Hiromi Ozaki, also known as Sputniko!, has joined the Media Lab as an assistant professor. An artist who uses design to explore technology's impact on everyday life–and to imagine the future–Ozaki’s art practice includes creating songs and music videos about products she has designed, which she posts on social networks and online video platforms to encourage discussion outside traditional academic spheres.
"Hiromi Ozaki's art provokes people to think about the social, cultural, and ethical implications of new technologies. We're looking forward to seeing what happens when she brings her great energy, imagination, and creativity to the Media Lab," says Professor Mitchel Resnick, head of the Media Lab's academic Program in Media Arts and Sciences.
Ozaki's cross-boundary work is emblematic of the Media Lab's antidisciplinary, collaborative environment, and her research at the Lab will explore storytelling and embrace the social, cultural, and ethical implications of technology created at the Lab. She envisions her research at the Media Lab as deeply symbiotic and collaborative with other Lab research groups, with the aim of stimulating and developing new technologies that will, in turn, encourage discussions both within and outside the MIT Media Lab, as well as to inspire and shape future Lab innovations.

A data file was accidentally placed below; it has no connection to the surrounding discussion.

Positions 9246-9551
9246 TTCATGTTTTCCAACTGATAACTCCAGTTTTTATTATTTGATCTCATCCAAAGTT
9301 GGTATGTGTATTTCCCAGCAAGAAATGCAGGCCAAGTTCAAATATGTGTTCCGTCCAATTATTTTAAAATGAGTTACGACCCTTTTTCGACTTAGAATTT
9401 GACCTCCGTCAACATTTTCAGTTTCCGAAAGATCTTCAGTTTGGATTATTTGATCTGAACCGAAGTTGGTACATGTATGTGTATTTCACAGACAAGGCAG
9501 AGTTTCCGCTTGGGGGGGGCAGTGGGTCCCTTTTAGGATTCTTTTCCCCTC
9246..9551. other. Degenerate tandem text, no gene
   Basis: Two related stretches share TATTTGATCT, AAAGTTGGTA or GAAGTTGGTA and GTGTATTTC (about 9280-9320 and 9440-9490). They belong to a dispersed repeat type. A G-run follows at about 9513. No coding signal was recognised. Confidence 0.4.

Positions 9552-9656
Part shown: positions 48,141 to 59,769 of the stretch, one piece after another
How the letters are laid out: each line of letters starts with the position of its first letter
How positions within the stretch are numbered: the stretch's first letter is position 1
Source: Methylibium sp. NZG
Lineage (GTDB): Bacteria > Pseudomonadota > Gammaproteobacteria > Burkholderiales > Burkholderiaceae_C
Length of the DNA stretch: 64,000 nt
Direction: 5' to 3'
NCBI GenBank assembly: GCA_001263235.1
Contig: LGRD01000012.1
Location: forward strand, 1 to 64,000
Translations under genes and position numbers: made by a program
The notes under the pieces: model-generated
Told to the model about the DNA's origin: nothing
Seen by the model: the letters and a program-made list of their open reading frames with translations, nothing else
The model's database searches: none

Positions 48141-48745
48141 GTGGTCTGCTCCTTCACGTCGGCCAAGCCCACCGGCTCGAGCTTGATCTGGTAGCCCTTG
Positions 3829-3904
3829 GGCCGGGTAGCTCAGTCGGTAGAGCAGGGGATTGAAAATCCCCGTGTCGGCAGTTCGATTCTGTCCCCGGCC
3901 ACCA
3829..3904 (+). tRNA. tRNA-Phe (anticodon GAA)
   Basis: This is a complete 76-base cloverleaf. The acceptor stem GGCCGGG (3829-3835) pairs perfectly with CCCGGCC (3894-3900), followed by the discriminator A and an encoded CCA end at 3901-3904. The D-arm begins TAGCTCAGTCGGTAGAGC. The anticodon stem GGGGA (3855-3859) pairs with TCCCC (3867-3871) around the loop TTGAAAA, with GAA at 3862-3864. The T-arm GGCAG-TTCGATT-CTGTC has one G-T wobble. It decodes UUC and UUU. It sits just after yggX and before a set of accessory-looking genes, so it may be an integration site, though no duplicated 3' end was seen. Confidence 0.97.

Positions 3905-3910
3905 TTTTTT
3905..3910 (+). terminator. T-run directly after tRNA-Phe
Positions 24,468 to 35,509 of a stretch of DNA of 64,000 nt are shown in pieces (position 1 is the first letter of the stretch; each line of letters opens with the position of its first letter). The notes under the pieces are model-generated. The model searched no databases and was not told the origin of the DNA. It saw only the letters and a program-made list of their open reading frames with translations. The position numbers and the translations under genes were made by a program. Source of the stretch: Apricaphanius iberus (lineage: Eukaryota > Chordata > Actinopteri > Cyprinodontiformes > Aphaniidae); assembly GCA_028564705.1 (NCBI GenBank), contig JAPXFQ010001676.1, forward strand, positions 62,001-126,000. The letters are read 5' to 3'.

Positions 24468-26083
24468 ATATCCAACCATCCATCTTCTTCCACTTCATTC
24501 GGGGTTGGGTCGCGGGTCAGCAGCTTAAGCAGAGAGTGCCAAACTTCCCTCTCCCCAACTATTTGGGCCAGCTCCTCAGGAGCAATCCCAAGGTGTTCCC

"The key thing that excites me about Hiromi's work is that she elegantly synthesizes science, computation, networking, art, and design into beautiful "hacks" very appropriate to the contemporary medium of the Internet–social media, video, music and social commentary," says Media Lab director Joi Ito. "She's a true artist and producer that will connect to the Media Lab at many of its levels."
Hiromi Ozaki has presented her film and installation works at exhibitions such as Talk to Me (MoMA, New York, 2011), Transformation (Museum of Contemporary Art Tokyo, 2010), Light of Silence (Aomori Museum of Art, 2012), and the Third Art & Science International Exhibition in Beijing (2012). She has received the “Passion without Borders” Award from the Japan National Policy Unit's Cabinet Secretariat (2012), an honorary mention in both Ars Electronica's Hybrid Art Category (2013) and Interactive Art Category (2012), and Jury Recommended Works at the 14th Japan Media Arts Festival (2011). Recognized as an active social media influencer in Japan, the Japanese Ministry of Economy, Trade and Industry (METI) selected Ozaki as the youngest member of the Cool Japan Advisory Council (2012-2013). She received her MA in design interactions at the Royal College of Art, London. Prior to studying at the RCA, she received her BSc in mathematics and computer science at Imperial College, University of London.
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